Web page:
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Temporary total (TT) compensation benefit
TT Compensation compensates a worker who becomes disabled due to a work-related injury or occupational disease

The Temporary Total (TT) Compensation benefit compensates workers who becomes disabled due to a work-related injury or occupational disease. TT Compensation helps replace lost work income and is usually the first form of compensation that an injured worker in Ohio will receive.

An injured worker may qualify for TT Compensation benefits if the injury restricts them from working for more than seven (7) calendar days and the doctor (or Physician of Record [POR]):

  • Restricted them from any kind of work due to the work-related injury;
  • Released them to return to work with modified duties, but the employer does not have work available to meet those restrictions.

Note: Doctors are also called the “Physician of Record (POR)” or a “treating physician.” A Physician of Record (POR) is a BWC-certified medical provider.

 

Requesting TT compensation benefits

BWC pays TT Compensation benefits to the injured worker based on medical evidence that the doctor (POR) provides on the Physician's Report of Work Ability (MEDCO-14) form.

The doctor (POR) must submit a Physician's Report of Work Ability (MEDCO-14) form after every injured worker office visits, unless BWC awards Permanent Total Disability (PTD) or the worker returns to work.

To request the TT Compensation benefit, the following items must be submitted to BWC by fax, mail or online:

  • A completed (C-84) Request for Temporary Total Compensation form. The injured worker must complete this form every time they request TT Compensation – whether it's for the first time (the initial period) or an extension (extending an existing period).
  • A completed Physician's Report of Work Ability (MEDCO-14). This report provides important information about the injured worker's ability to work and any current restrictions. The doctor (POR) must complete this form, but it is the injured worker's responsibility to get the completed form from their doctor (POR) and submit it to BWC.
  • A Wages-IW Injured Workers Earning Statement from all the injured worker's employers (past and present) for the 52 weeks prior to the date of the injury. To prove those earnings, the injured worker can submit:
    • Copies of their paystubs;
    • A report from their previous employer(s) that includes the required information, such as pay periods and frequency of payment amounts;
    • A completed Wages-EMP Employer Report of Employee Earnings form from any previous employer(s) during the past 52 weeks.

View a brief video for more information on how to request TT compensation.

 

Determining a TT compensation award

For the first 12 weeks after the date of the injury, TT Compensation benefits are paid at the injured worker's full weekly-wage (FWW) rate. This rate is based on their earnings for the six (6) weeks and/or seven (7) days prior to the date of the injury. An average of these earnings is calculated, and TT Compensation is paid at 72 percent (72%) of this average.

After 12 weeks of missed work, TT Compensation benefits are paid at an average weekly-wage (AWW) rate. This rate is based on their earnings for the 52 weeks prior to the date of their injury. An average of these earnings is calculated, and TT Compensation is paid at 66 2/3 percent (66 2/3 %) of this average.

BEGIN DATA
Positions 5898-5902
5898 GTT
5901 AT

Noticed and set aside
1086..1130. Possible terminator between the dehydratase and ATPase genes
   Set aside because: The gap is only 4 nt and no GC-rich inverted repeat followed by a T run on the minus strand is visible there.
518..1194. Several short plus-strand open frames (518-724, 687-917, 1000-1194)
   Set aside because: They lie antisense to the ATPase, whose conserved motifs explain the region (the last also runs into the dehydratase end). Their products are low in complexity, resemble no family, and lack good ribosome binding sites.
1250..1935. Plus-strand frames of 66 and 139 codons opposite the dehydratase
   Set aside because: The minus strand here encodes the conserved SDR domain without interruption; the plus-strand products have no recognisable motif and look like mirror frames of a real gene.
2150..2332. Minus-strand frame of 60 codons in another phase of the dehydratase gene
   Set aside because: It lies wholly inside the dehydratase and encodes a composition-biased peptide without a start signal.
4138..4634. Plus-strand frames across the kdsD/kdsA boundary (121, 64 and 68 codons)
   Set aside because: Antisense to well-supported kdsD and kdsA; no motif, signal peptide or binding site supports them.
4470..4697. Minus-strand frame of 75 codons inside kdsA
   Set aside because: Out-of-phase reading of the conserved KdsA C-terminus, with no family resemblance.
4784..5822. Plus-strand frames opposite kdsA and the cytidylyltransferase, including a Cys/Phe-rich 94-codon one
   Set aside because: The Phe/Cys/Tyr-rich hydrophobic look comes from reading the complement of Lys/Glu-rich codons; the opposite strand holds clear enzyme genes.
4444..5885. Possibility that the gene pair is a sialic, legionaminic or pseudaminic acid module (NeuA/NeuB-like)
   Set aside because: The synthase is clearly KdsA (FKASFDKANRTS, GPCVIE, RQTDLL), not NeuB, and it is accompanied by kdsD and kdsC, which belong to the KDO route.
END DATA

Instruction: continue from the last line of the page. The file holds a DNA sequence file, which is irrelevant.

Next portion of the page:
Important: BWC does not pay TT Compensation benefits for the first seven (7) days of an injury until the injured worker has been unable to work for 14 or more consecutive days. Once the injured worker has missed 14 or more consecutive (calendar) days, BWC will compensate them for the total number of days missed. The first seven (7) days are payable with other compensation benefit types. If you have questions, call the CSS or refer to Receiving benefits for more information.

 

Understanding the TT benefit rate

BWC bases the TT Compensation benefit rate on the injured worker's wages at the time of your injury. The injured worker will need to provide BWC with proof of their earnings for one year (52 weeks) prior to the date of the injury. Proof can be documents such as pay stubs, W2s, a wage statement, or a Wages-IW Injured Workers Earning Statement from your employer.

The weekly benefit rate cannot exceed the statewide average weekly wage for the year in which the worker was injured. The statewide average weekly wage is the average weekly wage for all Ohioans.

For the first 12 weeks of missed work, the injured worker will receive 72 percent (72%) of their full weekly wage. After 12 weeks of missed work, the worker will receive TT Compensation at the rate of 66.67 (66 2/3 %) percent of their average weekly wage.

 

Determining when TT payments end

The injured worker's TT Compensation benefit payments will stop if:

  • The worker returns to work. However, they may be eligible for other types of compensation if their injuries require them to work fewer hours than normal while recovering. Talk to the BWC Claims Service Specialist (CSS) about this option;
  • The injured worker's doctor (treating physician) indicates that they can return to their former position;
  • The employer makes work available that meets the restrictions indicated by the doctor (treating physician);
  • The injured worker has reached Maximum Medical Improvement (MMI). This means the allowed conditions have stabilized and no improvements and/or changes can be expected with reasonable medical probability;
  • The injured worker is working for any employer during their disability period;
  • The injured worker is incarcerated;
  • The injured worker voluntarily abandons employment.